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My Lords, it is a pleasure to follow that peroration. I too thank the noble Lord, Lord Jay, and his committee for what the noble Earl, Lord Kinnoull, described as incisive report. I was less impressed by the incisive government response, which consists of a grand total of three and a half pages of A4, two pages of which are taken up by detailing the report’s recommendations and barely one page with the Government’s responses, which they rather misleadingly describe as answers.
“‘O Oysters,’ said the Carpenter,
‘You’ve had a pleasant run!
Shall we be trotting home again?’
But answer came there none—
And this was scarcely odd, because
They’d eaten every one”.
I will return to that later. As with so many aspects of the potential consequences of our intended departure from the EU, there is a mountain range of questions but a dusty and barren plain of broad and seemingly deliberately vague answers.
This report is about people: real people who work in what is a thriving and economically vital part of our economy. Some of the DCMS’s definitions of what is not in the cultural sector are somewhat puzzling, as these manage to exclude music, the performing and visual arts, film, TV, video, radio and photography. I can give the Minister the relevant departmental document if he wants to see it.
It is incontrovertible that, in 2017, the creative industries contributed more than £100 billion to the UK economy; included in that is the department’s definition of the “cultural sector”, which contributed just under £30 billion. The creative industries employ more than 3 million people, which represents about one in every 11 UK jobs—twice as many as financial services and more than manufacturing.
Although it is a source of great pride that this sector should be so successful and highly regarded internationally, one of the key elements of its success is the way in which it has become deeply intertwined with EU nationals and EU organisations. One of our challenges is to map and understand the nature of these interlinkages, and the consequences and challenges that will arise from them changing and, in some cases, unfortunately, being sundered. An obvious question is: how much does the sector rely on non-UK talent and why is this so? The first and most obvious answer is that being an EU member has made this easy and straightforward. The more important answer is that, in many cases, the demand for EU talent is the result of a lack of the necessary skills and experience, which causes an imbalance in supply. Our existing non-EU immigration struggles to supply the sector with the talent it seeks; there is real concern that the struggles will get significantly worse in a post-Brexit immigration system that lumps everybody together and where everybody will be equally badly done by.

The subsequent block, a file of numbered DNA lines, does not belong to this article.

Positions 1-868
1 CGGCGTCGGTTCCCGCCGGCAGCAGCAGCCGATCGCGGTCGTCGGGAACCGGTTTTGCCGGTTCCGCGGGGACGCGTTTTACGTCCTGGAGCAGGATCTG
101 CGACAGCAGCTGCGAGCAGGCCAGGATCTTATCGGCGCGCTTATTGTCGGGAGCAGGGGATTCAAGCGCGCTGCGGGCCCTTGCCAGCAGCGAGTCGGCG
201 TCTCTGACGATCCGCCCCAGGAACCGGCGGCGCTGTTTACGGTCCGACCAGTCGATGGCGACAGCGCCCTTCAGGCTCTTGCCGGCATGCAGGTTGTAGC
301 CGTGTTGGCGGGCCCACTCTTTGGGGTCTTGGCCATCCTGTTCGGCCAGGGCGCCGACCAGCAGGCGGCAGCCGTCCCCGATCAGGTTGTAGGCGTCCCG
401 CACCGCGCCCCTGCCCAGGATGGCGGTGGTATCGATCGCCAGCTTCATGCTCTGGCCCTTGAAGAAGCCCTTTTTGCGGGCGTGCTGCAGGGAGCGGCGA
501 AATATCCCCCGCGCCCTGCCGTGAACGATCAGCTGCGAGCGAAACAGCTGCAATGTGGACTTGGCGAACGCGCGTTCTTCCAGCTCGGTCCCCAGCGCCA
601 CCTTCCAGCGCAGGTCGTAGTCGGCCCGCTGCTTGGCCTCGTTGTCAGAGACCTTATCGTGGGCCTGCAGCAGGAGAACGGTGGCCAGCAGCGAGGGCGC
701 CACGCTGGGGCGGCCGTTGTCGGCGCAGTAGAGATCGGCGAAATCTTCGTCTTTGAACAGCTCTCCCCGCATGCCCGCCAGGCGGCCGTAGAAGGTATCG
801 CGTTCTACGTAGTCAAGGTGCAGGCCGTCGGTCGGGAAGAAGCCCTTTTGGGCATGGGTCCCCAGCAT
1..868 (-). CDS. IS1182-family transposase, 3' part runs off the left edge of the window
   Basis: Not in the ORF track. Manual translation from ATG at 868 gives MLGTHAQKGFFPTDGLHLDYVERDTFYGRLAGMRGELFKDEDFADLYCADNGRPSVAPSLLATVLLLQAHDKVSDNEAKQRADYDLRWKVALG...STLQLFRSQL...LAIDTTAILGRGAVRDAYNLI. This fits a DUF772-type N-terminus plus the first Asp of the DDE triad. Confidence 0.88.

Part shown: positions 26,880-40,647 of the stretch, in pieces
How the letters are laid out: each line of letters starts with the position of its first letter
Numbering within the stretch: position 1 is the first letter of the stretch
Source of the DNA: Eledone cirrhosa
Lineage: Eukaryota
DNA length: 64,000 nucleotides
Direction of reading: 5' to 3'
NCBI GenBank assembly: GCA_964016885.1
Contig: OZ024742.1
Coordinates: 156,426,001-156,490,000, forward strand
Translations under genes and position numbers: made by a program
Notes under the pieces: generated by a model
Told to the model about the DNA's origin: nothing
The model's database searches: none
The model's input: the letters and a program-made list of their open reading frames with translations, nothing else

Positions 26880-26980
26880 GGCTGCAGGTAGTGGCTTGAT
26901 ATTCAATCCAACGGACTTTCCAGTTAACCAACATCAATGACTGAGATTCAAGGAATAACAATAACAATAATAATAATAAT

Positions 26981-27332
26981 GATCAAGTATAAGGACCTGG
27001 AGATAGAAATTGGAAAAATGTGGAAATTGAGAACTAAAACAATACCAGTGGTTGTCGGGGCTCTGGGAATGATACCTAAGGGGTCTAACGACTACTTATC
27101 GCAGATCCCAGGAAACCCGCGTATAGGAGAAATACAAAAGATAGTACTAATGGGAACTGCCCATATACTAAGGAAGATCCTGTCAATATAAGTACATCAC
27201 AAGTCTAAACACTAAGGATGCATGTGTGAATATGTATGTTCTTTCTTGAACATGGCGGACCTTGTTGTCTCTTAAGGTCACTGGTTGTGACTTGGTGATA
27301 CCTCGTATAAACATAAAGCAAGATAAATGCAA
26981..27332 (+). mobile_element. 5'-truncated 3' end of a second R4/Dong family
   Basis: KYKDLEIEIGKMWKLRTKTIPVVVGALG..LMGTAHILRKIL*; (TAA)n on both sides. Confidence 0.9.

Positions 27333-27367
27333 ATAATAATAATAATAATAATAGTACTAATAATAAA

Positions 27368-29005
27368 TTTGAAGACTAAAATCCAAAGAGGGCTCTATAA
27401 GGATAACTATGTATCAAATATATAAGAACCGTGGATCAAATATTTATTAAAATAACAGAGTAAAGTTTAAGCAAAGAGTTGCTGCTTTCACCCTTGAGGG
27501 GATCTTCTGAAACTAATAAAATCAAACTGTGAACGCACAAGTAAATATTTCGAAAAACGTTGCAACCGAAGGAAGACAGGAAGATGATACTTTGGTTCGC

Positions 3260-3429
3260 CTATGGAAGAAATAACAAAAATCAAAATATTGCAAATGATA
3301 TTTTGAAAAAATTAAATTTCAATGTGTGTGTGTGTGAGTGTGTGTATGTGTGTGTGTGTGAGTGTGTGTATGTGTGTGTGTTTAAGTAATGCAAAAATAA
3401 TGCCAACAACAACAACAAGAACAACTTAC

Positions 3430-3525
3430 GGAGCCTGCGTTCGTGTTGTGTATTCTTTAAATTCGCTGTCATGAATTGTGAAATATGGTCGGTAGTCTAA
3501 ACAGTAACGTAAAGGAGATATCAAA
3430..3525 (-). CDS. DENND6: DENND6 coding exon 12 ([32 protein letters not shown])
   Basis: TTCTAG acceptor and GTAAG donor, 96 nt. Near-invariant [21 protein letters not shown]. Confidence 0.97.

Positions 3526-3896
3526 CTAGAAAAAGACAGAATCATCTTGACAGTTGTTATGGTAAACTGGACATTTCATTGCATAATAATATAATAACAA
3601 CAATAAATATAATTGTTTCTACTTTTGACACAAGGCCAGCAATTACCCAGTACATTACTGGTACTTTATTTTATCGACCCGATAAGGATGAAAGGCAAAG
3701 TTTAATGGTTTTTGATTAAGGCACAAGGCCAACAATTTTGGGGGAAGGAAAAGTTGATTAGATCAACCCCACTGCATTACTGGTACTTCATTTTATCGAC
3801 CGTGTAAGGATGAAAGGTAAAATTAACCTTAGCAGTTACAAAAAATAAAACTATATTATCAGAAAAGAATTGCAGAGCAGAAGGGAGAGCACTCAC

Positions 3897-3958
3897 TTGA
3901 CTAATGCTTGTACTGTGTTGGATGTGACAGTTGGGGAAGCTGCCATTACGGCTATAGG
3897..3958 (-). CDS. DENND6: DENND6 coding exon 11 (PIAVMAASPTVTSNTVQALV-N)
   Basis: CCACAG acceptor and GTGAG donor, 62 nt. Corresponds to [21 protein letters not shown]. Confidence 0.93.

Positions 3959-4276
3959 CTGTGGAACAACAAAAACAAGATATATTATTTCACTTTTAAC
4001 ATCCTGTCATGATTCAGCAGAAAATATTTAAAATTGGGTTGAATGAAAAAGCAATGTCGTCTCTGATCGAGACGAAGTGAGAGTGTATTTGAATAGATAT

What could the Government do to help the sector continue to grow and thrive? The answer is a variety of things, if they so wish. They could comprehensively review the ways in which creative and technical skills are taught in the UK. They could ensure that any future EU-UK agreement includes measures such as visa-free travel, reciprocal rights for short-term projects and same-day access to talent for businesses that need workers with immediate notice, as other noble Lords have mentioned. They could take steps to ensure that the tier 2 salary threshold is flexible enough to meet the needs of creative enterprises. They could introduce a special visa category to take account of the fact that, as other noble Lords have said, one-third of UK creative industry workers are self-employed, typically working for multiple employers. They could expand and regularly review the shortage occupation list to ensure that it is appropriate and completely up to date; the same is true of reviewing and updating the standard occupational codes and appropriate rates. The current visa processing system, which is not digital—that is not necessarily one of Her Majesty’s Government’s great strengths—requires individuals to hand over their passports, which is hardly user-friendly for internationally touring acts.
Finally, a specific case study requires me to declare a personal interest since the organisation in question—The Place, also known as the London Contemporary Dance School—was founded by my uncle, Robin Howard, in 1969. It has just celebrated its 50th birthday and is one of Europe’s leading centres for performing and teaching contemporary dance. It is hard to develop and maintain an international reputation if an organisation is not genuinely international. The Place speaks from direct experience when it declares that,
“dance artists from the EU drive up the quality of UK dance”.
More than a third of its casual and freelance staff are EU nationals whose individual incomes rarely go anywhere near £30,000—they should be so lucky.
Touring in Europe is very effective advertising for the United Kingdom but it is also a fundamental part of artistic development. It would be a tragedy if the UK dance sector took the risk of becoming more isolated and inward-looking. Participation in initiatives such as Creative Europe has been hugely beneficial. Since these sources of funding are rapidly drying up, can the Minister tell us what plans the Government have to promote and encourage a vibrant UK creative sector, and to mitigate people’s understandable and frighteningly real concerns about the potential unintended consequences of our departure from the EU?
I think I look forward to the Minister’s reply. I pray that he has not demolished all his oysters before he rises to his feet, perhaps to give us some answers or, at the very least, to demonstrate that the Government have genuinely taken the sector’s concerns on board.